By Candice Ebling
Scott Morganroth has been in the media business for over 40 years, and loves every minute of it. He is the one that normally does the interview, so I decided to change it up on him and now he is the one answering all the questions.
Q: Out of all the sports you have covered, pro or college, which is your favorite sport to cover and why?
A: NFL. Because you only have 16 regular season games during the year, all the games are like an event, margin of error is so small due to the window to make the playoffs with each loss. You can spend so much time preparing, game film and all it takes is one unfortunate play to drastically change the outcome.
Q: What is the most exciting game you covered and why?
A: When the Detroit Lions beat the defending Super Bowl Champion Dallas Cowboys 20-17 in overtime on ABC Monday Night Football back on September 19, 1994 at Texas Stadium. This was one of the best NFL games I've ever seen. Going into the game, the Lions were 13 point underdogs. Barry Sanders put on a show by rushing 40 times for 194 yards out dueling Emmit Smith, who had 29 carries for 143 yards and a touchdown.
I remember the Dallas Cowboys let writers go onto the field with 10 minutes left in regulation time, so I was on the field for the last 10 minutes and all of overtime which the Lions won with 20 seconds left in that overtime. I also enjoyed interacting with the Dallas Cowboy cheerleaders while I was on the field.
I'll never forget the night before staying at the Lions hotel that I spoke with Lions executive Chuck Schmidt and I asked him if he really thought that his team could really beat this Dallas team being such heavy underdogs. His response was, "Scott I think you are going to be pleasantly surprised by what you see tomorrow night". Boy was he right.
Q: What is your favorite place to cover a game and why?
A: The Pontiac Silverdome. I called this place home for many Sundays in my career and got to enjoy watching Barry Sanders run all over the field, setting records, and giving defenses a headache that just wouldn't go away. I have spent numerous Thanksgivings on that field as well. I also had a chance to take a picture of myself with Gordie Howe in the press lounge while recovering for a shoulder injury.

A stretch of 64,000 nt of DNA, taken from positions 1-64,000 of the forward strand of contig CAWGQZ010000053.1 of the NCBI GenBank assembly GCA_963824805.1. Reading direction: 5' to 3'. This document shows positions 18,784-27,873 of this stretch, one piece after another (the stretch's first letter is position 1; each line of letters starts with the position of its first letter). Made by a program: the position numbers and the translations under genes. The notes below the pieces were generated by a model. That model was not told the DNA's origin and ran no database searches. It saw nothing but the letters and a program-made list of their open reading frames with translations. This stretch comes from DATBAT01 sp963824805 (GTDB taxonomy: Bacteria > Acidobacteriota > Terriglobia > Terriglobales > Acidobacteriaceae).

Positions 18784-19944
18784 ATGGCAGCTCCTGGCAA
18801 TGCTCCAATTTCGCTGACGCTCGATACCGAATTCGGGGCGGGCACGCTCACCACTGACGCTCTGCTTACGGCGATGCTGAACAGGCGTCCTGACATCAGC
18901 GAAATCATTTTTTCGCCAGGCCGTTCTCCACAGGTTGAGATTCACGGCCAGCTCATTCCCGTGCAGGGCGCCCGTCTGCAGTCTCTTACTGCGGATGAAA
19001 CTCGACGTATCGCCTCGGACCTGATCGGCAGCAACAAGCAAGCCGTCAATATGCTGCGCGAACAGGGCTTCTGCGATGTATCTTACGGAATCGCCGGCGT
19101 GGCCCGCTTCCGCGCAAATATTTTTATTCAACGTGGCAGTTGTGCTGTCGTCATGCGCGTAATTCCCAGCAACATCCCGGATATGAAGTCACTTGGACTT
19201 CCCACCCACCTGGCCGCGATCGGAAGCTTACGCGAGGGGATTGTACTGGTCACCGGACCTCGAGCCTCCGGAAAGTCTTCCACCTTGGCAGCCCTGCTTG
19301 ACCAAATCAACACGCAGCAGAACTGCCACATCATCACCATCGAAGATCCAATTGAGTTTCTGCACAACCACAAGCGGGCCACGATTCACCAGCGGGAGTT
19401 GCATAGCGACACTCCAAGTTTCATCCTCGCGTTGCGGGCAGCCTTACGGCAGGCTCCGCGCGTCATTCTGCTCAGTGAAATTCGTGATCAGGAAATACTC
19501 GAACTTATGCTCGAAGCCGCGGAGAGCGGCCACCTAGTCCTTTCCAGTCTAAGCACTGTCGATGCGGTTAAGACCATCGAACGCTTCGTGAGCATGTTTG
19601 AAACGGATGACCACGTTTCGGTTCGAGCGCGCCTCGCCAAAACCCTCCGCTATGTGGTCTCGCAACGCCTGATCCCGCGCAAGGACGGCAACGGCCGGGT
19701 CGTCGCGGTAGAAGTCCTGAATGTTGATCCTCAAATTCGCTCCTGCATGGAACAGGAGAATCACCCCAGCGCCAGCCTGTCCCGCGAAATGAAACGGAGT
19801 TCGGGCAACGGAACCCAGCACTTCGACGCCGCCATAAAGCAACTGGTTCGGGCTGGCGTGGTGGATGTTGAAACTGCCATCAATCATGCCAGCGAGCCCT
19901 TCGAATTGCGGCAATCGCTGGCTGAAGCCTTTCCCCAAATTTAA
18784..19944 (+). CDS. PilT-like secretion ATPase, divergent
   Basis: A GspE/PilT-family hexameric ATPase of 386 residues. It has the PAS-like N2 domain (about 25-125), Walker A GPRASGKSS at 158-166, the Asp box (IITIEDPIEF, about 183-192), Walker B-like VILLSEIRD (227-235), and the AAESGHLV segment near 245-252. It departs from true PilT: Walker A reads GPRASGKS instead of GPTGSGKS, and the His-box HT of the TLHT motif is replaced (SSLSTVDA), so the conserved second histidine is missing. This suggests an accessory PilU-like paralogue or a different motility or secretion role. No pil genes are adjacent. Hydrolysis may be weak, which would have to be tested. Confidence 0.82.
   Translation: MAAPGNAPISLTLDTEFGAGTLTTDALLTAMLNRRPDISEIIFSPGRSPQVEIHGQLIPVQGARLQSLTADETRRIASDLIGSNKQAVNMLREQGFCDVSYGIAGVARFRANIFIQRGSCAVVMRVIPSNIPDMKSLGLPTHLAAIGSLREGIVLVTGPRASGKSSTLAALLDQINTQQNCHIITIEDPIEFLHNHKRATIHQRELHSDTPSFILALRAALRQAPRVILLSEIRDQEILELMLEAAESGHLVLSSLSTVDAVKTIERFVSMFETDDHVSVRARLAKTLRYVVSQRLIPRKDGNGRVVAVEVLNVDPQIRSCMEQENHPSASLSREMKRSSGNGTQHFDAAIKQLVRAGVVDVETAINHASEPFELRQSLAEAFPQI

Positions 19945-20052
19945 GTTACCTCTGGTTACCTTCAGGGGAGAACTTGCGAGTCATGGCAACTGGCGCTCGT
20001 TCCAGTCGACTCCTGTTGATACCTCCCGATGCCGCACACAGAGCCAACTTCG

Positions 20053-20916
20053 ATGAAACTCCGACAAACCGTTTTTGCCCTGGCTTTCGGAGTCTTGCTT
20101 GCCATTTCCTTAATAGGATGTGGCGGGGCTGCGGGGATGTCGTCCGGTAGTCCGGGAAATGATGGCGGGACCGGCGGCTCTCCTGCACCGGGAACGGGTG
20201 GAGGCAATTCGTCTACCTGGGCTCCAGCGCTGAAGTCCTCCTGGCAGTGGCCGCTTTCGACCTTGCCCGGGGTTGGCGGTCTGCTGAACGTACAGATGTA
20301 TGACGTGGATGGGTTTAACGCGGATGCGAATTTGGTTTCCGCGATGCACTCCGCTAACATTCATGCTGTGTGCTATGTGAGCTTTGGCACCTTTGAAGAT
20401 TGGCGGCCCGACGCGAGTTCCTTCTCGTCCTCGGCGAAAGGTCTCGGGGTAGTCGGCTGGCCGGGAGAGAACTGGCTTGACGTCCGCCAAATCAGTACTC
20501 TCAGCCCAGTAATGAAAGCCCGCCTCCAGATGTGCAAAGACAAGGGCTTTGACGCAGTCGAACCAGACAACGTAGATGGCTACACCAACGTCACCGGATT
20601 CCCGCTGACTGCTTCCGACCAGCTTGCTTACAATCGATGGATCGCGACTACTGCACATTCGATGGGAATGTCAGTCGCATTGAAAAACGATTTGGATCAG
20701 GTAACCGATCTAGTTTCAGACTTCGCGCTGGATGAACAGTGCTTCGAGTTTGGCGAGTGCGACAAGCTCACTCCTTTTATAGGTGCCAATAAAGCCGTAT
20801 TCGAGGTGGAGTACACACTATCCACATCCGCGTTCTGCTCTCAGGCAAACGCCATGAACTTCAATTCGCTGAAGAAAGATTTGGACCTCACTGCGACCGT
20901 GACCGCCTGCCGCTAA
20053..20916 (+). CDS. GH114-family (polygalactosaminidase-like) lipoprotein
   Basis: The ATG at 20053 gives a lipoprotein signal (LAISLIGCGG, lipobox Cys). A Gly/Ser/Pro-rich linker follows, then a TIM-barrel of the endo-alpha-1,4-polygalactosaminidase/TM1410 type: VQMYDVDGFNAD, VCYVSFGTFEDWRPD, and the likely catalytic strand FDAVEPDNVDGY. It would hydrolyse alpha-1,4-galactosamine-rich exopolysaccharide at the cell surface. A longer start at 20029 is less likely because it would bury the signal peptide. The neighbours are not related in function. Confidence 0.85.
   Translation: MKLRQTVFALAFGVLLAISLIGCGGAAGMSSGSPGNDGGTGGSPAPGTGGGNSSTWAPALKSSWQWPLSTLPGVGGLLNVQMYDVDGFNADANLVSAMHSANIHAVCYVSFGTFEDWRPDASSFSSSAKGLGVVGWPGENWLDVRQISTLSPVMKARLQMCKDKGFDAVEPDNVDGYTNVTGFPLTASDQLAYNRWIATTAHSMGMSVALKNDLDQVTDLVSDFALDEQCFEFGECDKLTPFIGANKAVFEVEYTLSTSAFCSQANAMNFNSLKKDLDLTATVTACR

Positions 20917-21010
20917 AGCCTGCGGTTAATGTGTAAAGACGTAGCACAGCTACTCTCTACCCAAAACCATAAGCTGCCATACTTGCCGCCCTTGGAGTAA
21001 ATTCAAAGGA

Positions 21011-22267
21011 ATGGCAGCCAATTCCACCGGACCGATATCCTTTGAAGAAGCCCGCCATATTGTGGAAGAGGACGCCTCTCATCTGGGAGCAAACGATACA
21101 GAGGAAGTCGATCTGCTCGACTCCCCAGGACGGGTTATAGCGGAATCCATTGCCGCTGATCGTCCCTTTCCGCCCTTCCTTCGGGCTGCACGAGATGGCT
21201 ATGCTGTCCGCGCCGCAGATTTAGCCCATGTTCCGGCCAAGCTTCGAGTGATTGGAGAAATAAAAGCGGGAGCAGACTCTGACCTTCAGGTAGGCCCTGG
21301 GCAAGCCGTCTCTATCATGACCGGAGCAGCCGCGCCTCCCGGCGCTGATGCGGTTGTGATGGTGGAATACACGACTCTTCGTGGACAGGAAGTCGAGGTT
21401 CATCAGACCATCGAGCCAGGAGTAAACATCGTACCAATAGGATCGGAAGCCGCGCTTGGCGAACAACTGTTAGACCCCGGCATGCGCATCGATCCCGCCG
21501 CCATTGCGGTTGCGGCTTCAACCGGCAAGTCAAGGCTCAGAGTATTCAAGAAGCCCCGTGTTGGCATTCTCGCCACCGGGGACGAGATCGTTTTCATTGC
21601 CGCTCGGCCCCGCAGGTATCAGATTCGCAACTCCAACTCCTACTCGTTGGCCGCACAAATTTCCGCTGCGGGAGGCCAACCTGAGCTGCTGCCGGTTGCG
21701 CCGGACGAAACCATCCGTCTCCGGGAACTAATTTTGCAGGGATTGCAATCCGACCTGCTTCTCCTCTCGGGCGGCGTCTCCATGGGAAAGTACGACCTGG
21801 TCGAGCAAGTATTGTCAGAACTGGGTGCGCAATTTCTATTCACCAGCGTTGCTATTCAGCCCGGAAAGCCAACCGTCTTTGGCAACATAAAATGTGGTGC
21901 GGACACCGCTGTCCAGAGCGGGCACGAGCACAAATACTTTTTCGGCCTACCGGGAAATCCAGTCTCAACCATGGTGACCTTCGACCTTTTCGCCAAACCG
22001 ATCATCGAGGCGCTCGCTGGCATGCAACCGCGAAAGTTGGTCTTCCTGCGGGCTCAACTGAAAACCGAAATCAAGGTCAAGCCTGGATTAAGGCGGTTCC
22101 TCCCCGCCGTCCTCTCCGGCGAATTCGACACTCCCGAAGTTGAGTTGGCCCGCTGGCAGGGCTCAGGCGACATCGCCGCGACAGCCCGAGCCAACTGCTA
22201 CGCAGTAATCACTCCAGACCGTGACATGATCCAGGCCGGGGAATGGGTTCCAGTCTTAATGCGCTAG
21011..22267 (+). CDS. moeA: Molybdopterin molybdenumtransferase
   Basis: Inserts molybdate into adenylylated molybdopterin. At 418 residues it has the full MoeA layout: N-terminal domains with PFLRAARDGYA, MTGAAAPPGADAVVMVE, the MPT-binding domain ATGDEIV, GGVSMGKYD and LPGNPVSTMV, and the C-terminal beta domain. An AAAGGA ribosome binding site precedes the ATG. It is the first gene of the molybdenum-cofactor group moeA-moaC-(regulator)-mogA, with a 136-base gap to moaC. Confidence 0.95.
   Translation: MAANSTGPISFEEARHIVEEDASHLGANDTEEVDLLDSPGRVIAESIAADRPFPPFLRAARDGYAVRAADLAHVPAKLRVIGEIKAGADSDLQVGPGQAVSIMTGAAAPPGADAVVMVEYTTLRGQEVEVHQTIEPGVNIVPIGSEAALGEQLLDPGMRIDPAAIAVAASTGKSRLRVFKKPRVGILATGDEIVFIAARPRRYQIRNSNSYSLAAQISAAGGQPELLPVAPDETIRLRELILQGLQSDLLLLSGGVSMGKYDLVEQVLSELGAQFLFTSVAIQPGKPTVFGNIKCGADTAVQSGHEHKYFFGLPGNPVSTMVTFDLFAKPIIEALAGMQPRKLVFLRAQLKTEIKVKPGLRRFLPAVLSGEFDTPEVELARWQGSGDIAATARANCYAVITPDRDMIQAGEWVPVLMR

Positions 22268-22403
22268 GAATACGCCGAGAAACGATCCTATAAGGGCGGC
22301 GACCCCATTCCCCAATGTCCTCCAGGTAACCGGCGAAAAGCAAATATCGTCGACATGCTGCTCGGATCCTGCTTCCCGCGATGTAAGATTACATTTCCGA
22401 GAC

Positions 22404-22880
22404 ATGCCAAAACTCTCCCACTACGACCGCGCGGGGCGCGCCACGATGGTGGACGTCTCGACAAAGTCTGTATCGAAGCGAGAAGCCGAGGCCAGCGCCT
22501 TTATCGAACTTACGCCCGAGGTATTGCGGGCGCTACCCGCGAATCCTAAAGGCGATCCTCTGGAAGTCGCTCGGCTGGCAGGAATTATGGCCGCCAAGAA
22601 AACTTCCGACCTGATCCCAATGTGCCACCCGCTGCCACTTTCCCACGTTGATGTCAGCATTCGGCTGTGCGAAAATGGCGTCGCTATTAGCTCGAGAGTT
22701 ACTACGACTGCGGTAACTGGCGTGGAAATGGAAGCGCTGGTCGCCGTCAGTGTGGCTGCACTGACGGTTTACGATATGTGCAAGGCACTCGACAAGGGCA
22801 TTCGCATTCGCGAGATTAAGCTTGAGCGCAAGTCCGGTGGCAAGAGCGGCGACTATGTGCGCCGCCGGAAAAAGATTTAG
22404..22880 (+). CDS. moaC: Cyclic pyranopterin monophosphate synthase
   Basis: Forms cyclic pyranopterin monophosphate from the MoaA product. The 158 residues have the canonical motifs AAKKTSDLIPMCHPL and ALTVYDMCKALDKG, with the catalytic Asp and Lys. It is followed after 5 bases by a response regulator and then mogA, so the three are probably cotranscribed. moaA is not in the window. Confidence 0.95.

Q: Bucket list of places you haven't covered a game at and want too?
A: Fenway Park in Boston, Los Angeles Memorial Coliseum, AT&T Stadium in Dallas, Madison Square Garden in New York, and last but not least Wembly stadium in London.
Q: When you interview players, coaches, and personnel associated with sports, do you prefer to prepare all your questions or do you think on the fly?
A: It's a combination of both. I like to have a basic idea and some interviewees can be so candid and they lead me down a path for me to see how far I can take some topics with them.
Q: Who was your favorite interviewee?
A: Tommy Lasorda, back in 1981 at the Baseball Winter Meetings in Hollywood Florida. I had the opportunity to interview Tommy Lasorda of the World Champion Los Angeles Dodgers. I was only 18 years old at the time and I sought guidance from New York Daily News writer Phil Pepe as to how to approach Lasorda. He told me write a few questions down and Tommy will talk, and indeed he did. To this day, I owe a debt of gratitude to Phil Pepe for taking the time on giving me interview pointers.
Q: Most proud Interview?
A: Muhammad Ali. I had a chance to spend a week with him at Allen Park Gym in North Miami Beach back in 1982 and he was doing an exhibition fight and he just talked about his career. I was in awe of him and he was gracious with his time. And I would proceed to become good friends with his trainer Angelo Dundee and that would lead to more boxing stories and memories.
Q: Interview you wish you had gotten?
A: Dick Butkus, Chicago Bears. For as physical of a player as you were and you loved to hit and punish players, Was Chuck Hughes passing the most gut wrenching play you were involved in?
Q: Bucket List of Interviews you'd still like to Interview:
A: Tony Dungy, Magic Johnson, Mike Krzyzewski, Herman Edwards, and Michael Jordan.
Q: Name some of the greats you've interviewed:
A: Coach John Wooden UCLA Basketball, Detroit Tigers Announcer Ernie Harwell, Larry Bird Boston Celtics, Coach Don Shula Miami Dolphins, Coach Howard Schnelllenberger FAU Football, Sugar Ray Leonard Boxing, and Chuch Wepner Boxing.
Q: Out of all the interviewees, who surprised you and was the most down to earth player or coach?
A: Barry Sanders
Q: Out of the 4 major sports, I know you've covered all the teams in the NFL and in MLB, how many teams haven't you in the other sports?
A: In NHL there 10 teams that I haven't seen, much attributed to expansion teams. As far as the NBA, I haven't seen 5 teams played
Q: Finally, How did you get your start in the media business?
A: My father owned a sporting good store and he employed a manager by the name of Sam Greenblatt. One year on my birthday, Sam asked me if myself and a friend wanted to visit WXYZ Sports Talk in Detroit. I said yes. At that time talk show hosts was Ron Cameron and the producer was name George Eichorn. I had a lot of fun doing it and George asked me if I wanted to come back and the rest is history. Now 40 years later, George and I are best friends and we are still working together.
Candice Ebling is a member of the Detroit Sports Media.
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